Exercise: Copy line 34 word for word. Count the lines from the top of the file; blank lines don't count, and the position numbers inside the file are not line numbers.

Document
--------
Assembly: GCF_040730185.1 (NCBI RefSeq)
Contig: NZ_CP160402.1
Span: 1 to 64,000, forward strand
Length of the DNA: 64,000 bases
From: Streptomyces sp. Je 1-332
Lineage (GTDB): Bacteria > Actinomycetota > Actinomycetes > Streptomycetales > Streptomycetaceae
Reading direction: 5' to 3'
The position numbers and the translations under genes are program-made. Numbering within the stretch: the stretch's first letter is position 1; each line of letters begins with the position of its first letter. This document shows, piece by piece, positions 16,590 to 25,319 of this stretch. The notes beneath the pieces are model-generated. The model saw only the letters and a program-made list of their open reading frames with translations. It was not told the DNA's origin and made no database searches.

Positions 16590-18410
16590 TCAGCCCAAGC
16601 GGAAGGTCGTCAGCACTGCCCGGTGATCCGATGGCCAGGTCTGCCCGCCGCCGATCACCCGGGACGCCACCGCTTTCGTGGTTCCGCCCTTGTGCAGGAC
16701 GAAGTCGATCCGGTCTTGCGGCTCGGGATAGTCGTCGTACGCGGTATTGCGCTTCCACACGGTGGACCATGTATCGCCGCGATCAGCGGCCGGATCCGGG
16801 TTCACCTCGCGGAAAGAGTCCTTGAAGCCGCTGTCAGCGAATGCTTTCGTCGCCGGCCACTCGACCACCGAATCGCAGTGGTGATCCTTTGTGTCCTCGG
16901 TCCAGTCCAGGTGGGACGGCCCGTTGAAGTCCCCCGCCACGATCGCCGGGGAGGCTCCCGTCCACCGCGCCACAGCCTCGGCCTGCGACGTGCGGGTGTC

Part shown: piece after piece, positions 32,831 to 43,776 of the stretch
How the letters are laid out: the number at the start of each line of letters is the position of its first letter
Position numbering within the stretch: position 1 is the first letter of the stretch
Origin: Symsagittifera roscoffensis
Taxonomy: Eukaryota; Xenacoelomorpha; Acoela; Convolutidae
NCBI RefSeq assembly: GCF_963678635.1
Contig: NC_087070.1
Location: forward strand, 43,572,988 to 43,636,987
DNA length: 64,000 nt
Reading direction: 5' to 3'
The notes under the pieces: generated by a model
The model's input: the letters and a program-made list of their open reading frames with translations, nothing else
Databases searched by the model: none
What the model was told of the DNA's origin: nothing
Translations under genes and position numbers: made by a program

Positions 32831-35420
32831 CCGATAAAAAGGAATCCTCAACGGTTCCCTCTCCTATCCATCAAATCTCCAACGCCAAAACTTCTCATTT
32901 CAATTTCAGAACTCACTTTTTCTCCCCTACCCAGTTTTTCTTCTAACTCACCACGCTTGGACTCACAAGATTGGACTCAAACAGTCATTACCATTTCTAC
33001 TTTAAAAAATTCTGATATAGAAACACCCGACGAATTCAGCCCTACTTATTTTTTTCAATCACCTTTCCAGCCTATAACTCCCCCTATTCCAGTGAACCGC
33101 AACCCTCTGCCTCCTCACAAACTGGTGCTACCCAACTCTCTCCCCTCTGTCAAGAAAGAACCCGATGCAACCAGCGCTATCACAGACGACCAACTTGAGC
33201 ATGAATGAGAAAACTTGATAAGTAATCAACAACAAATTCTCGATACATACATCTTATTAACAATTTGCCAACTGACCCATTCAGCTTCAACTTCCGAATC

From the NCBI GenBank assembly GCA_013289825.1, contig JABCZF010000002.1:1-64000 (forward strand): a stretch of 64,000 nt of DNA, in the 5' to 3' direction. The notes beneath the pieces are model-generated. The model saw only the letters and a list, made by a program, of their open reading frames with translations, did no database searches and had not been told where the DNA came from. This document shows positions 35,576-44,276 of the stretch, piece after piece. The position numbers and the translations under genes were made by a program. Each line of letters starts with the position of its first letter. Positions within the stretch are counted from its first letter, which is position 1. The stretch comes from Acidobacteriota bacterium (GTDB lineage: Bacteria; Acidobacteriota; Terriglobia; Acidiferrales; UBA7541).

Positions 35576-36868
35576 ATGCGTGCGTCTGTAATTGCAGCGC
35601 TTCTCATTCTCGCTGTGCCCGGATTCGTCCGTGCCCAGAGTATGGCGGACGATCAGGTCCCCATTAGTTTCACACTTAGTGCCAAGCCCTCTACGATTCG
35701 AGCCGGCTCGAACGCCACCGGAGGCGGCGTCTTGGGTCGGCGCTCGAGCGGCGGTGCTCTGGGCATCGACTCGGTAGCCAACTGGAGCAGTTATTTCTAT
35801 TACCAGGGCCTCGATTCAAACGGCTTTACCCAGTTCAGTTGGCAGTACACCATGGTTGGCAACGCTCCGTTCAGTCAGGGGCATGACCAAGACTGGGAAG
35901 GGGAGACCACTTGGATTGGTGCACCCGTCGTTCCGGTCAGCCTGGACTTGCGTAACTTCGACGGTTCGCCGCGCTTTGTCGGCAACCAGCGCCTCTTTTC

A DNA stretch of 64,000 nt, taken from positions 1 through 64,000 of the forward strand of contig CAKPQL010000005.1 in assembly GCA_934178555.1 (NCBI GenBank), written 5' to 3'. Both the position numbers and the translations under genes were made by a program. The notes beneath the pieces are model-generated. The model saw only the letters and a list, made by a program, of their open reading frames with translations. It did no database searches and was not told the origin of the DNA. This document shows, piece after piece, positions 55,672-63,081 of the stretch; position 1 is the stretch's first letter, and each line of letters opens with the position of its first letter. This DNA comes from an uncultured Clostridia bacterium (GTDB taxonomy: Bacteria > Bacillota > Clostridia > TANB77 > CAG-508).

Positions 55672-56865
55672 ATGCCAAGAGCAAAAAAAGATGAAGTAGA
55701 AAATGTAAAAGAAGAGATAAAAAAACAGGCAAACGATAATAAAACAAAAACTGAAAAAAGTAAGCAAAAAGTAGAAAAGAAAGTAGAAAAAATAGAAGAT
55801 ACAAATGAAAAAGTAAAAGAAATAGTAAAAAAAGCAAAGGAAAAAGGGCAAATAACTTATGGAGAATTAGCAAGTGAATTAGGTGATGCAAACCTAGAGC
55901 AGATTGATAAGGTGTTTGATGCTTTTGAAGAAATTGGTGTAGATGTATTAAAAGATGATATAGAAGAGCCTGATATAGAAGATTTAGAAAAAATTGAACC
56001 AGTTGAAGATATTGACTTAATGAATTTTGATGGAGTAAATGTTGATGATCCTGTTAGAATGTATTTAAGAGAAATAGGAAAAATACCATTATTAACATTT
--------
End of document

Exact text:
33101 AACCCTCTGCCTCCTCACAAACTGGTGCTACCCAACTCTCTCCCCTCTGTCAAGAAAGAACCCGATGCAACCAGCGCTATCACAGACGACCAACTTGAGC